G.R. No. 205705, August 05, 2015

765 Phil. 915

FIRST DIVISION

[ G.R. No. 205705, August 05, 2015 ]

DOMINADOR M. APIQUE, PETITIONER, VS. EVANGELINE APIQUE FAHNENSTICH, RESPONDENT.

D E C I S I O N

PERLAS-BERNABE, J.:

Assailed in this petition for review on certiorari[1] are the Decision[2] dated July 31, 2012 and the Resolution[3] dated January 17, 2013 of the Court of Appeals, Cagayan de Oro City (CA) in CA-G.R. CV No. 00740-MIN, which set aside the Decision[4] dated January 25, 2006 of the Regional Trial Court of Davao City, Branch 16 (RTC) dismissing Civil Case No. 29,122-02 and, instead, ordered petitioner Dominador M. Apique (Dominador) to return to respondent Evangeline Apique Fahnenstich (Evangeline) the amount of P980,000.00, plus six percent (6%) interest per annum (p.a.) reckoned from the filing of the complaint up to the finality of the decision and, thereafter, twelve percent (12%) interest p.a. on the total amount demanded until its full satisfaction.

The Facts

Dominador and Evangeline are siblings who used to live with their parents at Babak, Island Garden City of Samal, Davao, until Evangeline left for Germany to work sometime in 1979.[5] On August 2, 1995, Evangeline executed General[6] and Special Powers of Attorney[7] constituting Dominador as her attorney-in-fact to purchase real property for her, and to manage or supervise her business affairs in the Philippines.[8]

As Evangeline was always in Germany, she opened a joint savings account on January 18, 1999 with Dominador at the Claveria Branch of the Philippine Commercial International Bank (PCI Bank) in Davao City, which later became Equitable PCI Bank (EPCIB), and now Banco de Oro, under Savings Account No. 1189-02819-5 (subject account).[9]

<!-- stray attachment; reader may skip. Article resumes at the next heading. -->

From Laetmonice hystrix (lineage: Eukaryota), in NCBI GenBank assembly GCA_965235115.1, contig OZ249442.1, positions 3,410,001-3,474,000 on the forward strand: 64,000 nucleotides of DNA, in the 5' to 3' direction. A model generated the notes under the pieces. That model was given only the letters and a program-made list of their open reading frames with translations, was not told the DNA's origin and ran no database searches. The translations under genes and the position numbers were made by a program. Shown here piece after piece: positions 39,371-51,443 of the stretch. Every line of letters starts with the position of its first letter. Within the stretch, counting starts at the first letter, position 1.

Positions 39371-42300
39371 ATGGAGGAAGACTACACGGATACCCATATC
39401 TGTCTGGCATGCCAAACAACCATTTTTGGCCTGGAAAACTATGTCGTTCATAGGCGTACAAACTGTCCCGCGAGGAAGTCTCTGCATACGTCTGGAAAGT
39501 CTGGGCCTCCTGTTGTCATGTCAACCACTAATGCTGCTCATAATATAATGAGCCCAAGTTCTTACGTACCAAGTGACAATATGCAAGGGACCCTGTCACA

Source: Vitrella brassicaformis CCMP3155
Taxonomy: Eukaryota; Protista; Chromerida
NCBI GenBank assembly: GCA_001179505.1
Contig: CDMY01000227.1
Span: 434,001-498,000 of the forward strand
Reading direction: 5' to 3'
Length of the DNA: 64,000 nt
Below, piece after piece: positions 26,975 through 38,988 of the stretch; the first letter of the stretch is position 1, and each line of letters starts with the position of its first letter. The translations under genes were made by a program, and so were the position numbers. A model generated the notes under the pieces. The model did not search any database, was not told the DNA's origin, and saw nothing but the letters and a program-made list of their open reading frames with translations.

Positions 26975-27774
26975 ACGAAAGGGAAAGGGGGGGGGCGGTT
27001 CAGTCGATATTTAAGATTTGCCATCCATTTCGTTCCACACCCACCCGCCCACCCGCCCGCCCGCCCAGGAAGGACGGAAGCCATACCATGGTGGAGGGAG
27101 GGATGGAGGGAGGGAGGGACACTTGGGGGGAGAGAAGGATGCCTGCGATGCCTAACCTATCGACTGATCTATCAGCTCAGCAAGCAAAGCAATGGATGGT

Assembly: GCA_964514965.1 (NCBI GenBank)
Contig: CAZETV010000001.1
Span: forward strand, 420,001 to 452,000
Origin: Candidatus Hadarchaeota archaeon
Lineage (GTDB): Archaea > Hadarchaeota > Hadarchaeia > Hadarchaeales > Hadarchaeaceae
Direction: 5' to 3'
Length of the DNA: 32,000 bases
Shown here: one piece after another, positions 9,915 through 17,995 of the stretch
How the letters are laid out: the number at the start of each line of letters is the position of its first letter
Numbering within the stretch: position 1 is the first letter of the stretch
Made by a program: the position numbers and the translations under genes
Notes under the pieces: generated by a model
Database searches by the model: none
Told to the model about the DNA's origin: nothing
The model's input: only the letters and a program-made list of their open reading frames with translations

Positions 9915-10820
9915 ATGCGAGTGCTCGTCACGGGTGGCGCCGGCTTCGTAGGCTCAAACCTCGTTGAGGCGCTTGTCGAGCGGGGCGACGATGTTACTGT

On February 11, 2002, Dominador withdrew the amount of P980,000.00 from the subject account and, thereafter, deposited the money to his own savings account with the same bank, under Savings Account No. 1189-00781-3. It was only on February 23, 2003 that Evangeline learned of such withdrawal from the manager of EPCIB. Evangeline then had the passbook updated, which reflected the said withdrawal. She likewise discovered that Dominador had deposited the amount withdrawn to his own account with the same bank and that he had withdrawn various amounts from the said account.[10]

Evangeline demanded the return of the amount withdrawn from the joint account, but to no avail. Hence, she filed a complaint[11] for sum of money, damages, and attorney's fees, with prayer for preliminary mandatory and prohibitory injunction and temporary restraining order (TRO) against Dominador before the RTC, docketed as Civil Case No. 29,122-02, impleading EPCIB as a party defendant.

In her complaint,[12] Evangeline claimed to be the sole owner of the money deposited in the subject account, and that Dominador has no authority to withdraw the same. On the other hand, she alleged that EPCIB violated its banking rules when it allowed the withdrawal without the presentation of the passbook. She also prayed for a TRO to enjoin EPCIB from allowing any withdrawal from the subject account, which was granted by the Executive Judge on May 7, 2002.[13]